If this were the only thing we accomplished on our year-long, every-member mission trip, it would be enough.  But this is only one of the things.  There are dozens more, hundreds more, because every member of the church has been looking for a way to bring the Kingdom of Heaven to Richmond, Virginia.

David Powers and his team of volunteers in our communications ministry made it their goal to produce one KOH2RVA video each week.  That’s how they wanted to “bring it.”  David confessed to me recently that their goal was a little too ambitious.  Making a video is a lot of work.  But I hope that as you watch this one you will appreciate all that it took to record it, edit it, and present it in a way that tells the story and also gives you that good, warm feeling inside.

I’ve gotten that feeling each time I’ve watched this video–four times this morning.  Now I’m going to publish this post, make some oatmeal, sit down to breakfast, and probably, just probably,

Watch it one more time.

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First Baptist worship

Yesterday was a long day at First Baptist. I got to church a little after eight in the morning and left a little after eight at night. But it was a great day, and in so many ways it lived up to the promise of Pentecost. This morning my mind is a kaleidoscope of images. Here are a few of them:

  • The joy of sitting on the steps with the children during worship, telling them the Holy Spirit is like “the best babysitter you’ve ever had.”
  • Watching the congregation rise to its feet to thank David Powers for twenty years of dedicated service as Minister of Communications.
  • Seeing a young man whose name I don’t even know leap to his feet to push Danny Taylor’s wheelchair out of the sanctuary during the fire drill.
  • Rick Belflower getting tears in his eyes as he talked about the crime of human trafficking and how it robs children of their childhood.
  • Hearing Bart Dalton praise Skyler Cumbia at her graduation ceremony for the way she inspired other youth to engage in selfless service.
  • Sitting in the chapel at the healing service, watching Shawnae Lacy fight back the tears as she told the story of losing her foster daughter to cancer.
  • Sitting in the sanctuary later, looking up toward heaven (and feeling it) as the youth and adult choirs ringed the balcony and sang, “In this Very Room.”
  • Clapping my hands, laughing, and singing along as they finished last night’s concert with “If You’re Happy and You Know It Say ‘Amen.’”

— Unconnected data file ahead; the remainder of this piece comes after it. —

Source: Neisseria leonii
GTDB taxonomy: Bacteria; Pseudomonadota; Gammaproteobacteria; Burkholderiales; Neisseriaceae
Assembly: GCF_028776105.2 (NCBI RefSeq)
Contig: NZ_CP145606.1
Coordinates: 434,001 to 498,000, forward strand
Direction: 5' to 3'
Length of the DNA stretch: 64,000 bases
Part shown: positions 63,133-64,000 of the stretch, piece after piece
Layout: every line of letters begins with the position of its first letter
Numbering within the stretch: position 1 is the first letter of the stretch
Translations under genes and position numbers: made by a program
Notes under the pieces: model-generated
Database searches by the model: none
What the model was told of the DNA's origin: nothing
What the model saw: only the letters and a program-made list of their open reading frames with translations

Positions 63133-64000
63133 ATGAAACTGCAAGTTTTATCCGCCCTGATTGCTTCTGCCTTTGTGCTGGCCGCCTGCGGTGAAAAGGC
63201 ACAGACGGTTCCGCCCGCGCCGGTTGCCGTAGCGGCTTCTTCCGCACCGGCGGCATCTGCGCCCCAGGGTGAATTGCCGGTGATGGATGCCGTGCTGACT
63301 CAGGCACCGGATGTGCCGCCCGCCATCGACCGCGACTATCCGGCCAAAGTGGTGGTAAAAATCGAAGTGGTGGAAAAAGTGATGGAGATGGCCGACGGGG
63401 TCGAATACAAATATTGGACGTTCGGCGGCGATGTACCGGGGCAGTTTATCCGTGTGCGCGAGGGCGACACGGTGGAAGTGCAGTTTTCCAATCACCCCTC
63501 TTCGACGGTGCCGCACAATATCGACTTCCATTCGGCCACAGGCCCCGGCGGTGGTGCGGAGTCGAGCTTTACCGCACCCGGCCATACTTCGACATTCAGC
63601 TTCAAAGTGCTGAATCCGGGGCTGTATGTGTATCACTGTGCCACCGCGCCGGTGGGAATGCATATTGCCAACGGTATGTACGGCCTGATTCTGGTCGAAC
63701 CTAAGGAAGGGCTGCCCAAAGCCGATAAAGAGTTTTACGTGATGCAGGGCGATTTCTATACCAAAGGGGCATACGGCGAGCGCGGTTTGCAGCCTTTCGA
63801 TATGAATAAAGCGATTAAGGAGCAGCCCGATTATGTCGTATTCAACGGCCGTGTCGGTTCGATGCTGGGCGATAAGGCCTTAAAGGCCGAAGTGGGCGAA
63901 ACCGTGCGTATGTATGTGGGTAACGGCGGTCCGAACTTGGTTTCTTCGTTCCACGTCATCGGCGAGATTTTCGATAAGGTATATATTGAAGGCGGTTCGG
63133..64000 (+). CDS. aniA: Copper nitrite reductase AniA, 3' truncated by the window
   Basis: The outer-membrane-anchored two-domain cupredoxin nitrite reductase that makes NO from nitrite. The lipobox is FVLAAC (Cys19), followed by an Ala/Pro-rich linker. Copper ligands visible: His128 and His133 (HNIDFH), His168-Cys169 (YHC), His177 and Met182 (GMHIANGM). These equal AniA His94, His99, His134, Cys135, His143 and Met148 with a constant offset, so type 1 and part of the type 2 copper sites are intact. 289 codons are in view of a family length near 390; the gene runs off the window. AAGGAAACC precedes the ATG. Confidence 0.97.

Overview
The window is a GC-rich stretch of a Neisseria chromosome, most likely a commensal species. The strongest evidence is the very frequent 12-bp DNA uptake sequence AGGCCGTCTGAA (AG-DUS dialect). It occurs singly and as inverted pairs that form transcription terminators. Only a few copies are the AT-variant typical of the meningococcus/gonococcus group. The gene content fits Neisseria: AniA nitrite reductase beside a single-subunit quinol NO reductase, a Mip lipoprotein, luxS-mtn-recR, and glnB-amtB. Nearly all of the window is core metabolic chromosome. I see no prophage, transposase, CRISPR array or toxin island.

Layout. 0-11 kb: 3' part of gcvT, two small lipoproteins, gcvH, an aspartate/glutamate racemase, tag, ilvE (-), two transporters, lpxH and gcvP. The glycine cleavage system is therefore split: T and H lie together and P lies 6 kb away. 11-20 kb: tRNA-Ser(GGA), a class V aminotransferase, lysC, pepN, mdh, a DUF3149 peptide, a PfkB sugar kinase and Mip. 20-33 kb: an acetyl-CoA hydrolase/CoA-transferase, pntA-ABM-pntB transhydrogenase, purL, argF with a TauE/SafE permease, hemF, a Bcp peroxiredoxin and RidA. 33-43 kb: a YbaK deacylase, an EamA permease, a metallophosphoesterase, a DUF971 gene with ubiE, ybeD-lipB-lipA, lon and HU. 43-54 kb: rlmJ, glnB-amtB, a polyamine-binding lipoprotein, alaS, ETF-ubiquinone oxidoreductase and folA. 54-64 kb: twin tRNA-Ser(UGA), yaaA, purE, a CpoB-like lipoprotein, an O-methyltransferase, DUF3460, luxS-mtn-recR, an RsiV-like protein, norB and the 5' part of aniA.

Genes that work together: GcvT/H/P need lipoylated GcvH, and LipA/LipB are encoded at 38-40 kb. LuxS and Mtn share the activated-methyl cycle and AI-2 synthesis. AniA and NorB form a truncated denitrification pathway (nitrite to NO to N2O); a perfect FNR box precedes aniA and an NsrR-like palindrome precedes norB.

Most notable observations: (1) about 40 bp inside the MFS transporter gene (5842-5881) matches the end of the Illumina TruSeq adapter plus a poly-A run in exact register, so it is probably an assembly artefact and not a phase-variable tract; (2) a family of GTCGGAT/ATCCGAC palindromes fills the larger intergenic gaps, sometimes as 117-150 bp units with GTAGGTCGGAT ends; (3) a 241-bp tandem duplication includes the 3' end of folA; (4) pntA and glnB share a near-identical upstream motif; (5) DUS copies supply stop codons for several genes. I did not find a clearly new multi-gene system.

I was happy, and I knew it.

At some point in yesterday’s sermon I said that there was good news in the story of Pentecost because it wasn’t so much about going to church as it was about being the church. Yesterday I watched the members and friends of First Baptist being the church all day long, but I wouldn’t have seen it if I hadn’t gone. While heaven has been touching down all over the greater Richmond metropolitan area in the last 252 days, one of the most reliable places to see it happen is in that building at the corner of Monument and the Boulevard on Sundays. I saw it happen yesterday,

Over and over again.

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This was the blog post I had scheduled to go up on Tuesday, Day 219, but I was on staff retreat at Graves Mountain Lodge with a spotty Internet connection and it didn’t work.  So, I’m posting it today, instead, with gratitude for those people who understand technology, who make the most of media, and who find creative ways to get the Gospel to the people.  Thanks, TV crew!

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I’m on staff retreat today, and it seems only fitting that I share with you some of the good work our staff and volunteers do every week to help bring the Kingdom of Heaven to Richmond and and the surrounding region.

I can’t tell you how many times people approach me in public to tell me what a gift our television ministry is to those who can’t make it to church. In hospitals, prisons, nursing homes, and even some retirement communities, the weekly broadcast at 11:00 Sunday morning on Channel 8 is a window into a world some people miss terribly.  They love it that the broadcast is a full hour, and that it includes the hymns and prayers.

Of course, for those of you who can make it to church, and who live in the area, I hope you will turn off the television and come!

There’s nothing quite like being there.